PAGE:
Greenwich Village is not where you’d expect a skirmish in the culture war over vaccination. Yet, there it was, at the venerable Marshall Chess Club on West Tenth Street.
The club, trying to reopen safely after a year locked-down, told members that for now they would have to be vaccinated to play in person.
But one member thought this was authoritarian. He protested the restriction so vehemently, including an amplified rally outside while matches were underway inside, that the club revoked his membership for five years.
“Our sincere desire lies in ensuring the safety of the Club for the greatest number of people, and at this time we believe that guaranteeing an environment exclusively for vaccinated people is the most prudent way to begin the transition back to business as usual,” the president of the club, Noah Chasin, wrote to the membership.
“This is bigger than chess,” replied the ousted chess player, Anthony Kozikowski, recorded during his protest outside the club. “When people are beginning to be coerced to take experimental vaccinations, that places a lot of power into the hands of very, very, very, very corrupt pharmaceutical companies and a very corrupt Food and Drug Administration.”
It would be easy to dismiss this as a collision of zealous club leaders with the trust issues of a vaccine-resistant member.
But this episode at Marshall, the second oldest chess club in America, encapsulates one of the biggest challenges facing New York, and the country, in the fight to tamp down the pandemic.
Political leaders have placed their public health bet on vaccinating enough people to reopen safely. But large numbers have been slow to roll up their sleeves. Some are just busy, or cautious and are coming around bit-by-bit.
Then there is a core group like Anthony Kozikowski who are deeply resistant. “I feel more comfortable with Vitamin D and ginger,” he explained.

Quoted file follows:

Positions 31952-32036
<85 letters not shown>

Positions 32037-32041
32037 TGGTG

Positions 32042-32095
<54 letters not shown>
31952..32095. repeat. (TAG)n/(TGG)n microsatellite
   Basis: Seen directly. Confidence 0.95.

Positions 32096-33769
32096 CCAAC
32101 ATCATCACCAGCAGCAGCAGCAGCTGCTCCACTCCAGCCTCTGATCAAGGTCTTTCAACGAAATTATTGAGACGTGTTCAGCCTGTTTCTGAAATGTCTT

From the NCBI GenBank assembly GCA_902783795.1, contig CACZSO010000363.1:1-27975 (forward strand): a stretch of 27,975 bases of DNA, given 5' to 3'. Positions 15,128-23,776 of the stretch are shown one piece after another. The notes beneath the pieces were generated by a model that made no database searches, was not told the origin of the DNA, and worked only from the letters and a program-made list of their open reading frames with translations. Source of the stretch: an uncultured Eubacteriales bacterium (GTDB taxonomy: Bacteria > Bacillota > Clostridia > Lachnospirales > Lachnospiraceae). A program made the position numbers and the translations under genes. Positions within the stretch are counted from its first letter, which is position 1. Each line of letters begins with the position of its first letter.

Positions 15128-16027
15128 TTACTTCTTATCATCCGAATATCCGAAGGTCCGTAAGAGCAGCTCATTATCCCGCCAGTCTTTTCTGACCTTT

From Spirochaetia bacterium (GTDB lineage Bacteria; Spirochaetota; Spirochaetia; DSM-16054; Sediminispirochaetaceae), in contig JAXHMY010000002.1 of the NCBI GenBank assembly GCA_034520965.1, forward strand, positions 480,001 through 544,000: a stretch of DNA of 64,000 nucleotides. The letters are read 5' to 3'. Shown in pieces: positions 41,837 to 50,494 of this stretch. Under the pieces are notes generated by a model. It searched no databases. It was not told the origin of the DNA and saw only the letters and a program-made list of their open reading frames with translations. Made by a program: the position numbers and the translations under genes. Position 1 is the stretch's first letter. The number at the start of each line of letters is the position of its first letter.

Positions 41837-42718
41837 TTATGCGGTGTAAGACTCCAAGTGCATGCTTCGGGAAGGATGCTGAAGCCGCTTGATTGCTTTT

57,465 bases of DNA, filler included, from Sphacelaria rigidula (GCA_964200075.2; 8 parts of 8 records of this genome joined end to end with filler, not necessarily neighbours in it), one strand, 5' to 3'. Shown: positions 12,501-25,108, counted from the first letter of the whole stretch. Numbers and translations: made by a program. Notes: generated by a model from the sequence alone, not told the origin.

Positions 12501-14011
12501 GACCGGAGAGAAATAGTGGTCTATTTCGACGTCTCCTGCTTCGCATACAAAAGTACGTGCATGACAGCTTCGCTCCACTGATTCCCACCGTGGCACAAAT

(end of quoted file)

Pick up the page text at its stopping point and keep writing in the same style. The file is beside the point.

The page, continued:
You can call them anti-vaxxers, or let them call themselves concerned citizens, as they do. But what you can’t do is call them in for a vaccine appointment. Between ten and twenty percent of the city falls into this strongly resistant category, estimated Mark Levine, the chair of the city council health committee, who last week proposed an intensified effort to reach unvaccinated New Yorkers.
Levine called for creation of a local Vax Pass so venues and employers could verify the COVID-19 status of New Yorkers. Levine, however, said that proof of either vaccination or a negative COVID-19 test should be acceptable in most situations. Levine said he hoped that the “hassle” of repeated testing would encourage more and more New Yorkers to get vaccinated without having to force the issue.
A few venues, like pop-up clubs, are demanding proof of vaccination and Broadway theater operators are considering whether proof of vaccination will be necessary so they can reopen to full houses in September.
But most venues and employers, including New York City itself, are giving the option of either vaccination or a negative test result, precisely to avoid the conflict the Marshall Club found itself in.
Marshall Chess Club was founded in 1915, although no one seems to have any record of how the club handled its first major pandemic, of influenza in 1918. In any case, the club only settled into its current headquarters, a townhouse at 23 West 10th street, after it was purchased by grandmaster Frank J Marshall and a group of other members in 1931.